The front page of yesterdays New York Times included an article, More Demands on Cell Carriers in Surveillance, that offered statistics on how often law enforcement agencies query cellphone companies for data about their customers.
The headline number was 1.3 million requests last year. It's newsworthy both because the number is so high and also because, as the article said, it is " ... the first time data have been collected nationally on the frequency of cell surveillance by law enforcement." The actual number of data requests is likely even larger; the article cited "incomplete record-keeping".
The requested data included text messages and caller locations. In one type of request, a cell tower "dump," the phone company provides the numbers of all their subscribers near a particular tower.
AT&T responded to, on average, more than 700 data requests a day last year. Sprint responded to "at least" 1,500. Sometimes subpoenas were needed, sometimes not.
Privacy is a big issue in the hacker community.
For example, the presentation Countermeasures: Proactive Self Defense Against Ubiquitous Surveillance, will be given by Greg Conti, the director of West Point’s Cyber Security Research Center and Lisa Shay, an assistant professor in West Point’s department of electrical engineering and computer science.
Private investigator Steve Rambam is, to me, the home office of lost privacy. He has spoken at HOPE conferences before on the issue, and is scheduled for three hours this time around. He'll likely talk longer. His topic: Privacy - A Postmortem. The description of his talk, shown below, paints a picture of a place and time where there is no place to hide.
With a few keystrokes, it is now possible for an investigator to determine a target’s location, activities, finances, sexual orientation, religion, politics, habits, hobbies, friends, family, their entire personal and professional histories... even accurately predict what they will do and where they will go in the future. Without leaving the office, a government agent can surveil a subject and “watch” their activities 24/7/365: where they drive, when they walk down the street, if they attend a church or synagogue or mosque or a demonstration or visit an abortion clinic or a “known criminal activity location” or meet with a “targeted person” or a disliked political activist.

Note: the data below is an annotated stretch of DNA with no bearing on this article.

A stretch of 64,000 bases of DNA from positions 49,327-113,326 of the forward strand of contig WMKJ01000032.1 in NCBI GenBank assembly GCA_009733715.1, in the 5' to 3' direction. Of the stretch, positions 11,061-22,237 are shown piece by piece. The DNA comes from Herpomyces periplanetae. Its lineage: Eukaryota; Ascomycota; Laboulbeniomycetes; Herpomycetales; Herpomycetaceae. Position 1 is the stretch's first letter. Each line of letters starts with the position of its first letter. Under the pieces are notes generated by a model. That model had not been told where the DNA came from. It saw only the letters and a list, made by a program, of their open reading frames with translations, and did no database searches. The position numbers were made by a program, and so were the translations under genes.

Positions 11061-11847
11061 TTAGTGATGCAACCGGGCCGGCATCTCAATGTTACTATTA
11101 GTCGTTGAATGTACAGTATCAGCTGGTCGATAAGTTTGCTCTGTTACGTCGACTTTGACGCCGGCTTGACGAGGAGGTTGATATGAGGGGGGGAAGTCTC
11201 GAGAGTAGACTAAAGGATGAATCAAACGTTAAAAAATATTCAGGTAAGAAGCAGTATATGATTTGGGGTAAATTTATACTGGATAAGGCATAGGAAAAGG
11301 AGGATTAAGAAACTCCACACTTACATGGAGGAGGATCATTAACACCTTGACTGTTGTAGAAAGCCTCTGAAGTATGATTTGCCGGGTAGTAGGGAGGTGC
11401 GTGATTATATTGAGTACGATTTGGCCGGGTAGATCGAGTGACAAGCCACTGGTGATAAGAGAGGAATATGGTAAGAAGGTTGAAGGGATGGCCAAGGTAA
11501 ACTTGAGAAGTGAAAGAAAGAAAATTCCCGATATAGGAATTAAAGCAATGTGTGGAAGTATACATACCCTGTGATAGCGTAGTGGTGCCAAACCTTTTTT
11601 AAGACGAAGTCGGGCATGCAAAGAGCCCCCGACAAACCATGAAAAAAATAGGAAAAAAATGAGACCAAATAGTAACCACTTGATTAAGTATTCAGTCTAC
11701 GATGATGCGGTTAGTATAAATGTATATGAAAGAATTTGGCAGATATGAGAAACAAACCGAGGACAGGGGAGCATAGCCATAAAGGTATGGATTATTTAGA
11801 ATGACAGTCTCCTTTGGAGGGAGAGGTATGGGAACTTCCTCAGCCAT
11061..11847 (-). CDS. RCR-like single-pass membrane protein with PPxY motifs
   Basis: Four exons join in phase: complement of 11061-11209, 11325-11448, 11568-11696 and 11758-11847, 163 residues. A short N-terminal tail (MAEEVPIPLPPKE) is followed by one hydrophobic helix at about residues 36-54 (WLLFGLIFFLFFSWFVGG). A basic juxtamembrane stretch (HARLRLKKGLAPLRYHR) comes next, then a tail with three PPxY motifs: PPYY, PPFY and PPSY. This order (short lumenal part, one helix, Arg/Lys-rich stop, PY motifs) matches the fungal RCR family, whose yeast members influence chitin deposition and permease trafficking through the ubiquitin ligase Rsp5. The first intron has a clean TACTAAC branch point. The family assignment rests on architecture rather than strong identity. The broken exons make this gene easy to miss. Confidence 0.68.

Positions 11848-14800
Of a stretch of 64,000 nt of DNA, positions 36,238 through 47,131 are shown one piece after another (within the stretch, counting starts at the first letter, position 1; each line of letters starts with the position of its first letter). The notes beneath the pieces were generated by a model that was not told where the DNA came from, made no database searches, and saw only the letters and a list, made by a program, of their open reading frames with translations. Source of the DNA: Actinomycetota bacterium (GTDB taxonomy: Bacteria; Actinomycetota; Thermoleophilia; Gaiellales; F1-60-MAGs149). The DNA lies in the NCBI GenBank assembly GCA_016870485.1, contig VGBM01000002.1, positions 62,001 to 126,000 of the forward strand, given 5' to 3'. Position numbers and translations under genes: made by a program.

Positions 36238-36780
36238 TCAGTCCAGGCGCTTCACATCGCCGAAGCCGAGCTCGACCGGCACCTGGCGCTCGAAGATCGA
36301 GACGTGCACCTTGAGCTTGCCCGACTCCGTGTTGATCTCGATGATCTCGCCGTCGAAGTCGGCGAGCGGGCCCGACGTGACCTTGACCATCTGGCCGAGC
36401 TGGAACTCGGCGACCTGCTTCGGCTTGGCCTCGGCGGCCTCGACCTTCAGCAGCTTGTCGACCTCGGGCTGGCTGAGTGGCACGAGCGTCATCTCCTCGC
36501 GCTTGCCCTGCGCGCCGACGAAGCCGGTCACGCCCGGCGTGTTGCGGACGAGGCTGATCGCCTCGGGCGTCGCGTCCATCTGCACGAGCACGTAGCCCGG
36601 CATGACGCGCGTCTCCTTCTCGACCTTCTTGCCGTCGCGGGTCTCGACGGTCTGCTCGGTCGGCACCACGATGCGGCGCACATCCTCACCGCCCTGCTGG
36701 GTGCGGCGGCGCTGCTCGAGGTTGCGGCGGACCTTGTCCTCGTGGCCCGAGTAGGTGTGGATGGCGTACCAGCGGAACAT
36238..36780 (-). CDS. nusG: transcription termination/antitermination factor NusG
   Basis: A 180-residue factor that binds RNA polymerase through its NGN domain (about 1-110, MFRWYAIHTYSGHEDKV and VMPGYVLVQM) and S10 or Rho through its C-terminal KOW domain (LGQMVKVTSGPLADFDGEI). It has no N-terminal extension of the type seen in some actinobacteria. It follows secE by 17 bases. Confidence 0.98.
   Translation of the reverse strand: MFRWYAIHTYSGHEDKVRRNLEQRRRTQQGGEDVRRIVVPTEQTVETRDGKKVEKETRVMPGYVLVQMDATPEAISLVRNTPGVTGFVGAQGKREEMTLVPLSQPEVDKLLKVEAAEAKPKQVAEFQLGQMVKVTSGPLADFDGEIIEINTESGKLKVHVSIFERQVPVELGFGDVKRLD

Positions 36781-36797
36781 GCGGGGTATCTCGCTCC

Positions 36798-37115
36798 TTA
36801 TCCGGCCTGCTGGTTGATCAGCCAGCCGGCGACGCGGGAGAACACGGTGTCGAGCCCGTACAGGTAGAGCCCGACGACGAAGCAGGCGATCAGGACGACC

For legal issues on warrant-less surveillance, Hanni Fakhoury, an attorney with the Electronic Frontier Foundation will discuss Cell Site Location Data and Nontrespassory Surveillance after U.S. v. Jones. The description of her talk, excerpted below, notes that the law may be changing.
With the rise of smartphones, the government’s use of cell site location data to pinpoint our exact location has grown more widespread (and precise) over time. ... we don’t have any privacy in data we turn over to third parties, like cell phone providers. The U.S. Supreme Court’s recent decision in U.S. v. Jones however, presented a “sea change” in the law of warrantless surveillance, calling into question the future viability of the third party doctrine. This talk will review the law of location data, go in depth into how Jones calls this law into question, and conclude with the steps we need to take in the future in order to safeguard our privacy.
Also on the legal front, Marcia Hofmann, another EFF attorney, will discuss Protecting Your Data from the Cops, addressing your constitutional protections should the police show up at your door asking for your computer and/or passwords. This is, after all, a hacker convention.
Web developer Cooper Quintin will offer An Overview of Mobile Device Security, focusing on Android security. He will discuss both "how to protect your phone against warrantless search and seizure by law enforcement," along with password issues and protecting yourself from "the greatest of all threats to your phone: The Phone Company".
The conference also features a couple spies.
Former National Security Agency analyst, turned whistleblower, William Binney will be giving one of the keynotes. Binney, who served in the NSA for over 30 years, will discuss their monitoring of American citizens. Back in April, he discussed Growing State Surveillance on Democracy Now. Remember the recent story about the NSA building the largest spy center in the country in Utah? He was a source for the story.
The other spy, Robert David Steele, will open himself up for two hours of questions. Steele was a Marine Corps infantry officer, a CIA clandestine case officer and a founder of the Marine Corps Intelligence Center.
Some parts of the conference will be streamed online, free, by the HOPE radio station, Radio Statler. The schedule has not yet been published.
I have no connection with the HOPE conference or 2600, the organization behind it.